Davidian survivor talks about escape from fiery Mount Carmel

Waco Tribune-Herald, June 28, 2000
By Tommy Witherspoon

As flames destroyed Mount Carmel, Branch Davidian Clive Doyle testified that he dove through a hole created by government tanks to escape the heat that seared his hands and said he wondered if anyone else made it out of the inferno alive.

Doyle, a plaintiff in the $675 million wrongful death lawsuit against the government, spent about five hours on the witness stand Wednesday describing life inside David Koresh's compound during the 51-day siege with the government and the chaotic, fiery end on April 19, 1993.

Doyle told the five-member advisory jury that "the skin was rolling off my hands" as he jumped from the building through a hole in the wall of the chapel.

"I looked back over my shoulder and saw a massive wall of flames and I thought I was the only one who got out," Doyle said, his voice cracking with emotion.

Eight others escaped the fire, but Doyle once again choked back tears as his attorney, former U.S. attorney general Ramsey Clark, asked about his 18-year-old daughter, Shari, who did not.

Government attorney James Touhey, however, implied during cross-examination that Doyle cared more about himself and his small dog than he did about his daughter or anyone else in the structure. He also accused Doyle of helping start the fire by pouring flammable liquid on some stairs, charging that is why his hands were so badly burned and why there were traces of a fire accelerant on the sleeves of the blue nylon jacket he was wearing that day.

Doyle denied pouring the liquid or starting the fire in which Koresh and 75 followers died.

"Sir, isn't it a fact that you poured that liquid on the stairs?" Touhey said.

Doyle said no.

"Your hands. How did your hands get burned in the fire?" Touhey asked.

"Maybe you should try it sometime," Doyle said dryly.

Clark asked Doyle if he saw Misty Ferguson's hands during her trial testimony Tuesday. Ferguson, who also escaped the fire, lost fingers on both hands because of her burns.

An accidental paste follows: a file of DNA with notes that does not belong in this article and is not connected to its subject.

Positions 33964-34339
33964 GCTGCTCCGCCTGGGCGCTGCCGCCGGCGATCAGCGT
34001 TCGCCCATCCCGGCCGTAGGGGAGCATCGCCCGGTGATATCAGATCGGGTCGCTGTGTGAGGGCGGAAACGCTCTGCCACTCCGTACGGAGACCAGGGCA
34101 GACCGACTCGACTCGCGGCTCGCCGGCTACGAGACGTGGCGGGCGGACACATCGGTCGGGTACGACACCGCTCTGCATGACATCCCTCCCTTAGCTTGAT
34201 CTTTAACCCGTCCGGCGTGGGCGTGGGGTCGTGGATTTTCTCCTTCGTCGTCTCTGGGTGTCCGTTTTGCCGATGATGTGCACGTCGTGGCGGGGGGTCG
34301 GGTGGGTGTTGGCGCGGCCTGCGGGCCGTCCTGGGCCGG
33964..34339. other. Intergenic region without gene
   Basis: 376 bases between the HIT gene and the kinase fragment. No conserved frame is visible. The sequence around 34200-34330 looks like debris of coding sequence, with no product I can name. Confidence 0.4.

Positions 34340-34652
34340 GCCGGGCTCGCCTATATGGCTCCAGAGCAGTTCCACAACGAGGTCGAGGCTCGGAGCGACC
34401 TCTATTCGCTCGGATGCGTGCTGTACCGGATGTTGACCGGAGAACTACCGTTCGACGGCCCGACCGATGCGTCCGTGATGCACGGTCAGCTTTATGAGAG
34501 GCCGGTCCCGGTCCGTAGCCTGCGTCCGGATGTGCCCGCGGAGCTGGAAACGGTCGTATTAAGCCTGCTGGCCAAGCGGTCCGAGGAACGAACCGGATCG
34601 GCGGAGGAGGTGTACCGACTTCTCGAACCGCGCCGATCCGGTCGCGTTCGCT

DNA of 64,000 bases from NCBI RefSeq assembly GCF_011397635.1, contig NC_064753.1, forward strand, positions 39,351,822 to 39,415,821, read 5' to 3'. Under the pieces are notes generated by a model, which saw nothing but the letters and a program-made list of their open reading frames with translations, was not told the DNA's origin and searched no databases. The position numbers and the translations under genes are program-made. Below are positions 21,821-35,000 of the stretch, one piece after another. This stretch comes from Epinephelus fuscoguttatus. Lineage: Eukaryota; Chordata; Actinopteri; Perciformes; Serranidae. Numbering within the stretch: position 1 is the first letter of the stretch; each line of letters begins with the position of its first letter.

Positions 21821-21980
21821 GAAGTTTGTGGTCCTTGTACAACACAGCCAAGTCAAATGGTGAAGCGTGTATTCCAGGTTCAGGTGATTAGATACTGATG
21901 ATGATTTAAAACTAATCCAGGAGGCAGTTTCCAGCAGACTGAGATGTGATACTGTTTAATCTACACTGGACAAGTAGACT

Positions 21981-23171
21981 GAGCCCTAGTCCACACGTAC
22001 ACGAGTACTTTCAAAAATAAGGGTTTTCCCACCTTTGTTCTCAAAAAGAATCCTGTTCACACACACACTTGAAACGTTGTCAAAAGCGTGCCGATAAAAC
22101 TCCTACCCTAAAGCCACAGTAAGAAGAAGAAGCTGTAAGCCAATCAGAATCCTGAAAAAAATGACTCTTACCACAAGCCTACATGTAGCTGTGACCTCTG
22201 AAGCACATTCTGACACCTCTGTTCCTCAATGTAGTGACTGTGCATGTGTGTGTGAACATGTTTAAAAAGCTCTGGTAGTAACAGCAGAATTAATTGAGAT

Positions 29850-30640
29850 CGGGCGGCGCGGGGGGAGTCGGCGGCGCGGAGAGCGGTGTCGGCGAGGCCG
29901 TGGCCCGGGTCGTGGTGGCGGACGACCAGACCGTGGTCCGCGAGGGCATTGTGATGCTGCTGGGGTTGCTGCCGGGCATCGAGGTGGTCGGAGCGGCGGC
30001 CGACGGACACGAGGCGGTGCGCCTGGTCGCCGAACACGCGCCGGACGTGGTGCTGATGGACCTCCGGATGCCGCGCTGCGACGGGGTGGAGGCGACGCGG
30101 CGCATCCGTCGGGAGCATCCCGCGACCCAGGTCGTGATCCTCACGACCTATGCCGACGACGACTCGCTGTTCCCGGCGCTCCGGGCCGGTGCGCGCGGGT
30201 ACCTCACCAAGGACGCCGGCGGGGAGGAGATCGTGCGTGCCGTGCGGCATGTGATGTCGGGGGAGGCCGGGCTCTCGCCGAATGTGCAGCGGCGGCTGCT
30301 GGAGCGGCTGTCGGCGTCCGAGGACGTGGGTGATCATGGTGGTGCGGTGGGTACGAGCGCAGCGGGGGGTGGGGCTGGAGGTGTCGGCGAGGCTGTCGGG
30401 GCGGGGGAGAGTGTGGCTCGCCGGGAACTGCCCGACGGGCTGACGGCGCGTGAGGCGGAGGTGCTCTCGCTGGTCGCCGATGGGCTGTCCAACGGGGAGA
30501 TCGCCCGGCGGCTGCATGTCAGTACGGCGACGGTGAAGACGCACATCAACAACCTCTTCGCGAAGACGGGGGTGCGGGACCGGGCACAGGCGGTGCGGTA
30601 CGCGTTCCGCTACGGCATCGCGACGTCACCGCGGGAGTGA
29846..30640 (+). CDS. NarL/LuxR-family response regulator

Doyle told the jury that he spent most of the 51-day siege in the chapel area of the compound. His daughter and three others stayed there with him until Koresh gave an edict that the women and children were to remain in their rooms upstairs, Doyle said.

He said living conditions inside what Clark referred to as the "church center" became increasingly difficult as the standoff with government agents dragged on.

"It was pretty rough," he said. "We were not able to get to the toilet facilities, which were outside at the time. At one point, the electricity was cut off."

That caused much of the food supply in the freezers to ruin, Doyle said, adding that water supplies also got low, causing Davidians to ration water and resort to catching rainwater in pots to replenish the supply.

Doyle, who said he lost 30 pounds during the standoff and slept very little, testified that he dug a grave in an underground shelter in which they buried four of the five sect members who were killed on the morning of the Feb. 28, 1993, raid on Mount Carmel by agents from the Bureau of Alcohol, Tobacco and Firearms.

Four ATF agents were killed during the gun battle that ensued when agents attempted to arrest Koresh on weapons violations.

Davidians felt a sense of "elation" and thought "this was all going to be resolved peacefully" after FBI negotiators got an agreement from Koresh that he and his followers would surrender after Koresh finished writing his interpretations of the Seven Seals from the Book of Revelation, Doyle said.

That, by Doyle's estimation at the time of Koresh's pledge, would have taken another two weeks.